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Press Released: 01 Mar 2023

OPERA America Awards $180,000 In Civic Practice Grants To Eight U.S. Professional Company Members

Supported by OPERA America’s Opera Fund

OPERA America is pleased to award $180,000 in Civic Practice Grants to eight U.S. opera companies. The grants, funded by OPERA America’s Opera Fund, are designed to support opera companies’ efforts to address civic priorities in their communities more fully; develop robust, reciprocal relationships with other arts and non-arts organizations; and deliver greater public value through authentic, mutually beneficial partnerships.

The recipients of this cycle of Civic Practice Grants are:

  • Kentucky Opera (Louisville, KY) for Songs of Transformation
  • Los Angeles Opera (Los Angeles, CA) for Music as Medicine
  • Opera Baltimore (Baltimore, MD) for Avenue for Change
  • Opera Birmingham (Birmingham, AL) for accessibility programs for low-vision/low-hearing artists and audiences
  • Opera on Tap (Brooklyn, NY) for JOAN OF THE CITY
  • Pittsburgh Opera (Pittsburgh, PA) for Embracing Our Roots
  • The Santa Fe Opera (Santa Fe, NM) for Pueblo Opera Cultural Council
  • Tulsa Opera (Tulsa, OK) for Songs by Heart

See below for a description of each project.

Civic practice, as defined in OPERA America’s 2018 report “An Introduction to Civic Practice,” draws on opera’s authentic creative assets to address public priorities and community needs. Effective implementation is predicated on an ongoing process of learning, partnership, and leading change. Opera leaders must think flexibly about the art form’s strengths and develop a nuanced understanding of and deep respect for their local histories and identities. This work requires an examination of what it means for opera companies to be engaged cultural citizens in their communities as the basis for building long-term trust and appreciation for companies and the art form.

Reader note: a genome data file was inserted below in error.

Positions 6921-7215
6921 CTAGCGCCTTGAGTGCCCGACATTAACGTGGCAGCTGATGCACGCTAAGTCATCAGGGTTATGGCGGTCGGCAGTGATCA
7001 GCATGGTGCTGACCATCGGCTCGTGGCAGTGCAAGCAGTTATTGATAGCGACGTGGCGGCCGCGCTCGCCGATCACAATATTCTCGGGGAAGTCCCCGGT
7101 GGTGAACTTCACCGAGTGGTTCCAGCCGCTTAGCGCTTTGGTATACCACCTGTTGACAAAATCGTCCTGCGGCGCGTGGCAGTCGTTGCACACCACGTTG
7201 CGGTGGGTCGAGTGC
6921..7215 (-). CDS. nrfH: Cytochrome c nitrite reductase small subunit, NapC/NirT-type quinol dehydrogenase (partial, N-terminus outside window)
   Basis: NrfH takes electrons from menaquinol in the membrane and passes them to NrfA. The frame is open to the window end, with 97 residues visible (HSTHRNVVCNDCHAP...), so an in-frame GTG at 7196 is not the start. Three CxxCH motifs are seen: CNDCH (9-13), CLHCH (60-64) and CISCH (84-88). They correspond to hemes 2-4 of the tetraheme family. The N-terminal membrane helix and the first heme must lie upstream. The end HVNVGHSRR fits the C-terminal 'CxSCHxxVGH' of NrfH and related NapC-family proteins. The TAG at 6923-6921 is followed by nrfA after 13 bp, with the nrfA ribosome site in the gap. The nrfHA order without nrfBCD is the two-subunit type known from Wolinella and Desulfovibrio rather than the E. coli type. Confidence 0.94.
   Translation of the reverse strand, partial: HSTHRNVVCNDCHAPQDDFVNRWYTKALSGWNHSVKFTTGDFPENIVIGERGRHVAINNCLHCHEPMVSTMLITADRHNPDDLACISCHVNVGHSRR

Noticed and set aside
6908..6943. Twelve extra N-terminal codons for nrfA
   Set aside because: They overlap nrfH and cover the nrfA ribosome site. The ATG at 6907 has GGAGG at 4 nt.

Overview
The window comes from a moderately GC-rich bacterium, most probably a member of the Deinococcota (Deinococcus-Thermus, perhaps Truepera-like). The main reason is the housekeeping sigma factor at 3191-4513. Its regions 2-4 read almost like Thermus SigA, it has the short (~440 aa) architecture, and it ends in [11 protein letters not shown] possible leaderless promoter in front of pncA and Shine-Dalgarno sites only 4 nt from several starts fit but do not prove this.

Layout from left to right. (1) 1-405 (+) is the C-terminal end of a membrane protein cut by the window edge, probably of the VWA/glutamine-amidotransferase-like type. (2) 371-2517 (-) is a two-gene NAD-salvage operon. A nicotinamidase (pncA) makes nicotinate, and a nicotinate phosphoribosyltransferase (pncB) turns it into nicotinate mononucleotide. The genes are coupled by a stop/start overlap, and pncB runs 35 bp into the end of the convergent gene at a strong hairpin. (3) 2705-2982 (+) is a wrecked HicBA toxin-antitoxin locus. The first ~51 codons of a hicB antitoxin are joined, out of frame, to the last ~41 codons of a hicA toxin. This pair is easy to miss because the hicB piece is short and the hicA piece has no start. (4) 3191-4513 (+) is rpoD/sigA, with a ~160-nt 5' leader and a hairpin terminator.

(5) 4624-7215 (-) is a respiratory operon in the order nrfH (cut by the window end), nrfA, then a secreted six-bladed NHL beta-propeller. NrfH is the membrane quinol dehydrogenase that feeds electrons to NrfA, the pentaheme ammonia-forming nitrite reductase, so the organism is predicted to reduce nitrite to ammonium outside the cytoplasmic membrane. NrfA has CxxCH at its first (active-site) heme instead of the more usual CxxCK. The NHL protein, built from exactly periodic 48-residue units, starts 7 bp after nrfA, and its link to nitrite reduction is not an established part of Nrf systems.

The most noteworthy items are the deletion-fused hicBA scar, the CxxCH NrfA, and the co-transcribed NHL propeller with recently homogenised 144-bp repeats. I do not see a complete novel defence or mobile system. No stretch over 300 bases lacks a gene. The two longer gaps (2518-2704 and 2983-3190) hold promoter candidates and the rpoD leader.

“To serve their communities more fully, opera companies must embrace partnerships and work beyond the traditional reach of their public programs,” stated Marc A. Scorca, president/CEO of OPERA America. “Civic Practice Grants provide resources to companies ready to engage with this essential work.”

Supported projects focus on social justice, civil rights, health and wellness, and accessibility, among other areas, and include partnerships with organizations at the national, state-wide, and local levels, such as the American Civil Liberties Union, the National Disability Theatre, The Alabama Institute for Deaf and Blind, Alzheimer’s LA, and Baltimore’s Department of Recreation and Parks. The projects range from songs addressing social justice to new technology for low-vision/low-hearing audiences. Their impact will be felt by individuals living with memory loss disorders, long-haul COVID, and other chronic illnesses. 

Recipients of the Civic Practice Grants were selected by a panel of independent experts consisting of Autumn Coppaway, theater consultant; Ben Dietschi, senior consultant, DeVos Institute of Arts Management; Ersian François, general manager/associate producer, The Laboratory for Global Performance and Politics, Georgetown University; Donna Walker-Kuhne, founder and president, Walker International Communications Group; and Diane Wondisford, producer and director.

Civic Practice Grants are funded by OPERA America’s Opera Fund, an endowment dedicated to supporting the creation and production of new operas and related audience development strategies. The Grants, launched in 2018, were informed by OPERA America’s Civic Action Group and regional workshops that were funded by two Our Town Grants from the National Endowment for the Arts. They reflect OPERA America’s commitment to sustaining long-term investment in making opera and opera companies more responsive to pressing community needs.

The Opera Fund was launched with support from the National Endowment for the Arts, with additional support from Helen F. Whitaker Fund, Lee Day Gillespie, Lloyd and Mary Ann Gerlach, the Mellon Foundation, the William and Flora Hewlett Foundation, and the John S. and James L. Knight Foundation.

More information about OPERA America’s grant programs is available at operaamerica.org/Grants.

About the Recipients

Kentucky Opera

Songs of Transformation